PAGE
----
Rabbi Nathan (Nuchem) Rosenberg was walking on Roebling Street in the Williamsburg neighborhood of Brooklyn when a man came up behind him, according to Rosenberg, tapped him on the shoulder, threw a liquid in his face, and ran away.
Rosenberg claimed that the liquid was bleach, although that is not yet confirmed. He was treated at a local hospital and released. According to a report in the New York Times, Rosenberg had a corneal abrasion and burns around one of his eyes.
Rosenberg is well-known in Williamsburg as an advocate for child sexual abuse victims in the tightly-knit Satmar Hasidic community. He runs a hotline and has a websitethat provide information, in Yiddish, for protecting children from sexual abuse. The Satmar community has just been through an especially traumatic sexual abuse trial which ended in the conviction of a community member, Nechemya Weberman. Weberman, 54, was found guilty of 59 counts of sex abuse against a child.
The vast majority of the rabbis of the Williamsburg community backed Weberman from the time of his arrest, and many in the community still support him despite the conviction. They continue to claim Weberman is innocent. Rosenberg, however, sat through the entire Weberman trial to show support for the victim.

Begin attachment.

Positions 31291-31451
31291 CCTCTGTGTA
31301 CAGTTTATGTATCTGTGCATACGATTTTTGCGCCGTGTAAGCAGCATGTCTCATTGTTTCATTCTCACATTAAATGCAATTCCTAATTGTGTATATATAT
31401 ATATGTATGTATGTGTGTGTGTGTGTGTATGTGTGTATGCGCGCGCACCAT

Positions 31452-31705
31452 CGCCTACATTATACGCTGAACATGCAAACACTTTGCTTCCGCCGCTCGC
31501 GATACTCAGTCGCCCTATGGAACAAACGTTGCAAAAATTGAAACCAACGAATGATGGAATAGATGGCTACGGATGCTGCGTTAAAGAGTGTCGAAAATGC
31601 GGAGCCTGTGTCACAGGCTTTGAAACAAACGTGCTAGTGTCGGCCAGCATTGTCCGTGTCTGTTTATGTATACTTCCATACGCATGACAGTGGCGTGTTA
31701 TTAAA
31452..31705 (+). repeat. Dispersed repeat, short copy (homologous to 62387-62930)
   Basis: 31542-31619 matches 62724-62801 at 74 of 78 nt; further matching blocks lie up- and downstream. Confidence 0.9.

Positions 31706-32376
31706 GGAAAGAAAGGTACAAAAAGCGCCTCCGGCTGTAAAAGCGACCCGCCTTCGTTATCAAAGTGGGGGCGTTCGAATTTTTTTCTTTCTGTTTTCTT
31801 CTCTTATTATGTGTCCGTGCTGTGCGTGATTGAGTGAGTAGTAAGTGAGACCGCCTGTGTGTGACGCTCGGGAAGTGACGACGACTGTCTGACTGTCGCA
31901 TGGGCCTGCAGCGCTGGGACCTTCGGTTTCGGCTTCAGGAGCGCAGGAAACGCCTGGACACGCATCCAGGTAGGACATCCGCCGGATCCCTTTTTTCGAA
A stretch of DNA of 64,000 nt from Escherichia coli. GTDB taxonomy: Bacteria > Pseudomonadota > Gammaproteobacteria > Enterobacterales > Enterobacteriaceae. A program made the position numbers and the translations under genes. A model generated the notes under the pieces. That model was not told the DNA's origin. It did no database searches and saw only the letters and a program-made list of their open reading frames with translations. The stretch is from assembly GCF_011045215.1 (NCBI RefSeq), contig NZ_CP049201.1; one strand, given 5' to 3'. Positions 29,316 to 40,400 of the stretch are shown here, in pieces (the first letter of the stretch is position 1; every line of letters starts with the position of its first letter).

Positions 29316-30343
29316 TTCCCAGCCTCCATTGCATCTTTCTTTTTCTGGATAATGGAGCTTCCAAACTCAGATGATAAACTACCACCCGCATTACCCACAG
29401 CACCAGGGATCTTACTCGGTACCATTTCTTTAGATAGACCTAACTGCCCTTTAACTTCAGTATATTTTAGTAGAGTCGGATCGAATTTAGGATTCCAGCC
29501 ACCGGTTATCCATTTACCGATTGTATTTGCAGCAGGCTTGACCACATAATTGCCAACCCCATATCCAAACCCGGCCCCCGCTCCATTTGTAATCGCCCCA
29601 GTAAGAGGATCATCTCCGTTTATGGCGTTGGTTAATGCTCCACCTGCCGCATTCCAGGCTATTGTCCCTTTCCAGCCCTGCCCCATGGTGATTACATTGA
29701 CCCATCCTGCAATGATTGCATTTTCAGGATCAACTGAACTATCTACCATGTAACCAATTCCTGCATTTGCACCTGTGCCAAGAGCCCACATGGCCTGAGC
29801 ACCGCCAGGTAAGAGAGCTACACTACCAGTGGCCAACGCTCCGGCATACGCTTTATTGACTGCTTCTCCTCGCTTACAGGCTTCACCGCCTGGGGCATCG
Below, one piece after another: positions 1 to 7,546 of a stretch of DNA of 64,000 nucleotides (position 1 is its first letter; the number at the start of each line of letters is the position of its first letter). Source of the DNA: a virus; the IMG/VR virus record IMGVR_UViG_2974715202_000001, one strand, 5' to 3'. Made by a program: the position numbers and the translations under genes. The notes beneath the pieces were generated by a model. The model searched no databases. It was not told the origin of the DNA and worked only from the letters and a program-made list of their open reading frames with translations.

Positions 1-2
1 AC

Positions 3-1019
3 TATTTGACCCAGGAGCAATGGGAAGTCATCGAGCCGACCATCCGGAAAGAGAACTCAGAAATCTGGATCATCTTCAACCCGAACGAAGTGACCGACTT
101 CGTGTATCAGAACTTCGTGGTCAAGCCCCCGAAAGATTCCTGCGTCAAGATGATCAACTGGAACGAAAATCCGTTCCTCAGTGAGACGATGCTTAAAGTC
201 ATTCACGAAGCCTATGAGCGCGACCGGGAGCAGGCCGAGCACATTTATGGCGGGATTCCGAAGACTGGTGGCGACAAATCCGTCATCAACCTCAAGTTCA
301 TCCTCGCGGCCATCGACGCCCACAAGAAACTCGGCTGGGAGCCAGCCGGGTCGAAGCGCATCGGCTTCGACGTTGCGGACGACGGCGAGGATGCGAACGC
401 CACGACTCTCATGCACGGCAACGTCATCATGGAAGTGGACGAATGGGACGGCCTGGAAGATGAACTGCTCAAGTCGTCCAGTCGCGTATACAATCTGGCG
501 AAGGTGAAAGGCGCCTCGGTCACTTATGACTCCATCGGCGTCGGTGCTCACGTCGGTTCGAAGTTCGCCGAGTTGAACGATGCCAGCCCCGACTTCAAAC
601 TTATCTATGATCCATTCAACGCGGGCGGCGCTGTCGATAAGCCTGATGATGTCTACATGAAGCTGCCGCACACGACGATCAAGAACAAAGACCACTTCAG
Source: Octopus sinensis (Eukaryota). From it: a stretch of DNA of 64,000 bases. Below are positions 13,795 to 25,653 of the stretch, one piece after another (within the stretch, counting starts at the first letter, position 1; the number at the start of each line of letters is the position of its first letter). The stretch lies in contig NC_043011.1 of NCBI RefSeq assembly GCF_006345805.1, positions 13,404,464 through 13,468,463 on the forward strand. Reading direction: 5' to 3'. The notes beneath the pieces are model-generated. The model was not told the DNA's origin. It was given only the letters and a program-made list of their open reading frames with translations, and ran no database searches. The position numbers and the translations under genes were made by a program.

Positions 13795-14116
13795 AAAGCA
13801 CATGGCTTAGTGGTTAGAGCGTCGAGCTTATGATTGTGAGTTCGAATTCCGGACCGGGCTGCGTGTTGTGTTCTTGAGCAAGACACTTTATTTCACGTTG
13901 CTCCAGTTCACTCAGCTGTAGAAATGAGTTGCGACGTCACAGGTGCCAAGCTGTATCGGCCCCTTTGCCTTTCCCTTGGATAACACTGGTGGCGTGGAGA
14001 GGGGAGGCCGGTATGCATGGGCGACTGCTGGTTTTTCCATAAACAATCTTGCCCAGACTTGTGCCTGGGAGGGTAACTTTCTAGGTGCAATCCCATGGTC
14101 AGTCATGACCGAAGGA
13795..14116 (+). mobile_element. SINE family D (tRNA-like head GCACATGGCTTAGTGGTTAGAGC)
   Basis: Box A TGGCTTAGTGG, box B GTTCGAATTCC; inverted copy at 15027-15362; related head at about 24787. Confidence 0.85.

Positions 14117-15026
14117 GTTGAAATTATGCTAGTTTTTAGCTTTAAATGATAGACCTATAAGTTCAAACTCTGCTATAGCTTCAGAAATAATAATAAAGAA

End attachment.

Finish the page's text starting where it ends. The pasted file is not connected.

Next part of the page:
Although some initially believed that the attack on Rosenberg was related to the Weberman conviction, a police department spokesperson said that the chemical attack was unrelated to the verdict. The police department confirmed that Rosenberg had been the victim of chemical burns, but were not yet able to identify the chemical.
There was an eyewitness to the attack who claimed he saw a man throw the liquid in the rabbi’s face and then run away. ”It happened so fast,” Primo Santiago said. “Out of the corner of my eye I saw [Rosenberg] walking down the street, and the other guy ran from the fish store and threw the bleach.”
The Daily News reported that Rosenberg’s attacker was the son of a man whom Rosenberg has accused of abusing boys. This theory was supported by several accounts in various blogs serving the Williamsburg community.
According to the website of the International Jewish Coalition Against Sexual Abuse/Assault, headquartered in Skokie, Illinois, Rosenberg’s alleged attacker was Shalom (Solomon) Shnitzler. Schnitzler’s Famous Fish Market is located on Roebling Street, the site of the attack. On the day of the Weberman verdict, Rosenberg posted on his blog that Rabbi Schnitzler sexually abuses boys.
According to numerous reports, Rabbi Rosenberg has been attacked several times for his work on behalf of sexual abuse victims in the Orthodox community. Some who criticize Rosenberg claim that he sometimes names as sex perverts people with whom he has business disagreements.
About the Author: Lori Lowenthal Marcus is the US correspondent for The Jewish Press. She is a recovered lawyer who previously practiced First Amendment law and taught in Philadelphia-area graduate and law schools.
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